About a year later, a second accident occurred at a window with the film on it. Fortunately, the film prevented an injury, but redirected attention to the glazing’s inherent weakness. While film prevents injuries, it does not prevent the glass from breaking. In order to avoid future replacement costs, the University began talking with several wireless fire- and safety-rated glass manufacturers about replacing the 16 wired glass windows in its gyms with something stronger. They eventually decided on SuperLite I – one of the many fire- and safety-rated glazing products manufactured by SAFTI (Safety and Fire Rated Technology International), a division of O’Keeffe’s, Inc. in San Francisco.
“SuperLite I is ten times stronger than wired glass and definitely meets the fire rating,” says Gilliand. “Plus, if the glass ever breaks it will shatter into little pieces and prevent the unfortunate injuries caused by wires. We prefer this product in areas with any chance of impact, such as exit doors, gyms and other locations where people are running and might hit it.”
Getting to Know Your Glass
There are many safe alternatives to unsafe wired glass in schools depending on your school’s budget, aesthetic or maintenance concerns, and the amount of fire protection required in any location. The good news is that impact safety no longer needs to be sacrificed to fire safety.
If you are looking for a filmed wired glass product, SAFTI offers SuperLite I-W, the first wired glass product to meet CPSC Category I and II safety standards and the first to be successfully fire tested to 45-minutes with hose stream (NFPA 252 and NFPA 257). It is safe for use in fire doors and other assemblies where impact is a concern. SuperLite I-W is the least expensive safety-rated alternative to traditional wired glass (which does not meet CPSC safety glazing standards).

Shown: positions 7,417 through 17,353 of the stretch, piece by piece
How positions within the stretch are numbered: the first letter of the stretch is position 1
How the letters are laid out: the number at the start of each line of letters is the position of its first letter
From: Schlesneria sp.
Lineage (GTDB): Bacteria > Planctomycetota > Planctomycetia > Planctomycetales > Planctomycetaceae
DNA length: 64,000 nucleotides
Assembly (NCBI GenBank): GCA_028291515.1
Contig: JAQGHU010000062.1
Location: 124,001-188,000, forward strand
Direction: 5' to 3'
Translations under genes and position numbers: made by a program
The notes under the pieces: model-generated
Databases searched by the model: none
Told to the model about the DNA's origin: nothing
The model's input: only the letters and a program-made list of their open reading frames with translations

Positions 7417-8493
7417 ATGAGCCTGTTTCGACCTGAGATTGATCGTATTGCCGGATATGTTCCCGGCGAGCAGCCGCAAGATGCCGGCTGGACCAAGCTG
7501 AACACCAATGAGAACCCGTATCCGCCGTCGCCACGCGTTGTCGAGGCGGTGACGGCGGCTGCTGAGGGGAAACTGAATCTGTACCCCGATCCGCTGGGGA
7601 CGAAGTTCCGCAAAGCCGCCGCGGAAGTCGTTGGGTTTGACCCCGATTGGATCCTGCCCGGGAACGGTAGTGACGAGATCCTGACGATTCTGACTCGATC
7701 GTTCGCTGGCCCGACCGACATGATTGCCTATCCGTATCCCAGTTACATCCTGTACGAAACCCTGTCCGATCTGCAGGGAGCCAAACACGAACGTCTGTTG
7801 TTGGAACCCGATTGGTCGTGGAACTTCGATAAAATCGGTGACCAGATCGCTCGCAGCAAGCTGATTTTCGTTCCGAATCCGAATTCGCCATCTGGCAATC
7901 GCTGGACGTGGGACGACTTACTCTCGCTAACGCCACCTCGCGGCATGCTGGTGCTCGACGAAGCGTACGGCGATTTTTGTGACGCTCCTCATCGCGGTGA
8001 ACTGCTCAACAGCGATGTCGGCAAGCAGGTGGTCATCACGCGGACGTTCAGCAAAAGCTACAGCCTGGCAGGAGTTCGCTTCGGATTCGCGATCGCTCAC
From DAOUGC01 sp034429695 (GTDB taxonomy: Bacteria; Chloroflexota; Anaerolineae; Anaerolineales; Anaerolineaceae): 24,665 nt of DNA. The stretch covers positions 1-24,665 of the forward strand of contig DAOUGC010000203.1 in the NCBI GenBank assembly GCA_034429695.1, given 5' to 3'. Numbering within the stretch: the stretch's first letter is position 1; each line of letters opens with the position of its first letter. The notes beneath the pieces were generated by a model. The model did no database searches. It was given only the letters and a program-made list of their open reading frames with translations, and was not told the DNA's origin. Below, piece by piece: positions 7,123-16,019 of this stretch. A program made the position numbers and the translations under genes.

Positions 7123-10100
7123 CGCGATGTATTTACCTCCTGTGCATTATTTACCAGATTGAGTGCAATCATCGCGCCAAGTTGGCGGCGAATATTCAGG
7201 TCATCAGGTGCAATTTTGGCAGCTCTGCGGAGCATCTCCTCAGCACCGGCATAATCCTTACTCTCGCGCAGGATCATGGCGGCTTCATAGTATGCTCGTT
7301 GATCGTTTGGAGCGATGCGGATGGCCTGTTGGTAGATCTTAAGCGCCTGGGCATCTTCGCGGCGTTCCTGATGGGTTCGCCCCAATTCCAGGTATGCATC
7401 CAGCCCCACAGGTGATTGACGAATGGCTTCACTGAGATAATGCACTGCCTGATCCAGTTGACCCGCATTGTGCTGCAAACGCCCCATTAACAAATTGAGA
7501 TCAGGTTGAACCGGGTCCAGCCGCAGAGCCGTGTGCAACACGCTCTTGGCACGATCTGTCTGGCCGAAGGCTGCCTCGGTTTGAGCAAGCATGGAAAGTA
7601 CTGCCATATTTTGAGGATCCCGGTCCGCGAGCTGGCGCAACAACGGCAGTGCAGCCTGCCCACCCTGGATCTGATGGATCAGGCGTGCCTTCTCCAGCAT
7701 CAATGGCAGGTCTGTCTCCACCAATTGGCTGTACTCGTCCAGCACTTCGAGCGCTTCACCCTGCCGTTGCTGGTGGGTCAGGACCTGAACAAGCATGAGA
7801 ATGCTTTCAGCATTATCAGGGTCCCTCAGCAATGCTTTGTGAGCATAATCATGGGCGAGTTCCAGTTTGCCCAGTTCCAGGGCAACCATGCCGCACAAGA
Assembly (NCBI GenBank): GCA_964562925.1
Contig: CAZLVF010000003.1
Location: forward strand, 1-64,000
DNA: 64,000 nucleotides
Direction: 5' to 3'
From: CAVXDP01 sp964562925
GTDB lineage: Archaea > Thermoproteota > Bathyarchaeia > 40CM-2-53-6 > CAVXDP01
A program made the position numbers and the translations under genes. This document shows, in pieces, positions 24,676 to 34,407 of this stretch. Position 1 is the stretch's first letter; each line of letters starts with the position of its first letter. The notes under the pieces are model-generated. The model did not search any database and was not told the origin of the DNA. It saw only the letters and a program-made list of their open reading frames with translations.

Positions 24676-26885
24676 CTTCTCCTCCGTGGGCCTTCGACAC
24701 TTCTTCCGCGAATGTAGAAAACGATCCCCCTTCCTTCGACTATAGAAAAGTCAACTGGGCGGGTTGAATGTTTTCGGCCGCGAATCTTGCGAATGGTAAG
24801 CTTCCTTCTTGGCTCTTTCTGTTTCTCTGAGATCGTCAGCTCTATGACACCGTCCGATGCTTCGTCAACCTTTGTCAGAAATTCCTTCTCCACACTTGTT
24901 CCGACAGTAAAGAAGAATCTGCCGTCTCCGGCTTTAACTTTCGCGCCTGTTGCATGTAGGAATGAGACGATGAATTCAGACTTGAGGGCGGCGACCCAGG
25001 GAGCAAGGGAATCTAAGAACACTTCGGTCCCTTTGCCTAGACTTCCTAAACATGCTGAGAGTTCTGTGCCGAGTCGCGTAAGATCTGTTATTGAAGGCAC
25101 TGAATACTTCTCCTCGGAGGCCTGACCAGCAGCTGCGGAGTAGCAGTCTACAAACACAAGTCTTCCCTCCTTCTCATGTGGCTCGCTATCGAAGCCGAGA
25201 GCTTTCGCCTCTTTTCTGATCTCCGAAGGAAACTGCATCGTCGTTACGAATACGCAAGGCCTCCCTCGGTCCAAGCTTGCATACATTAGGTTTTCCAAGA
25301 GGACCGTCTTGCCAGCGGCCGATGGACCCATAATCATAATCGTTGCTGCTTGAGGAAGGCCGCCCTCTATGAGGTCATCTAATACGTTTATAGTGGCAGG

If you want a clear, wireless, window product, several manufacturers (e.g., SAFTI, Technical Glass Products, InterEdge and Vetrotech) provide safety glazing products that are fire rated from 20- to 45-minutes. Given the complexities of building codes and the technical nature of these glazing products, it is important to consult with the manufacturer about a product’s fire and safety ratings and listings.
So, whether it’s filmed wired or wireless glass, there are several safe alternatives to unsafe traditional wired glass. These alternatives are available at various performance and price points. And schools and universities are responding proactively – before an accident occurs.
“We need to look at the safer alternatives,” says Gilliand. “Some are comparable in cost to wired glass, while others are more expensive but offer superior fire protection. But for the minimal extra cost, you can do a great service by replacing wired glass with fire-rated safety glass.”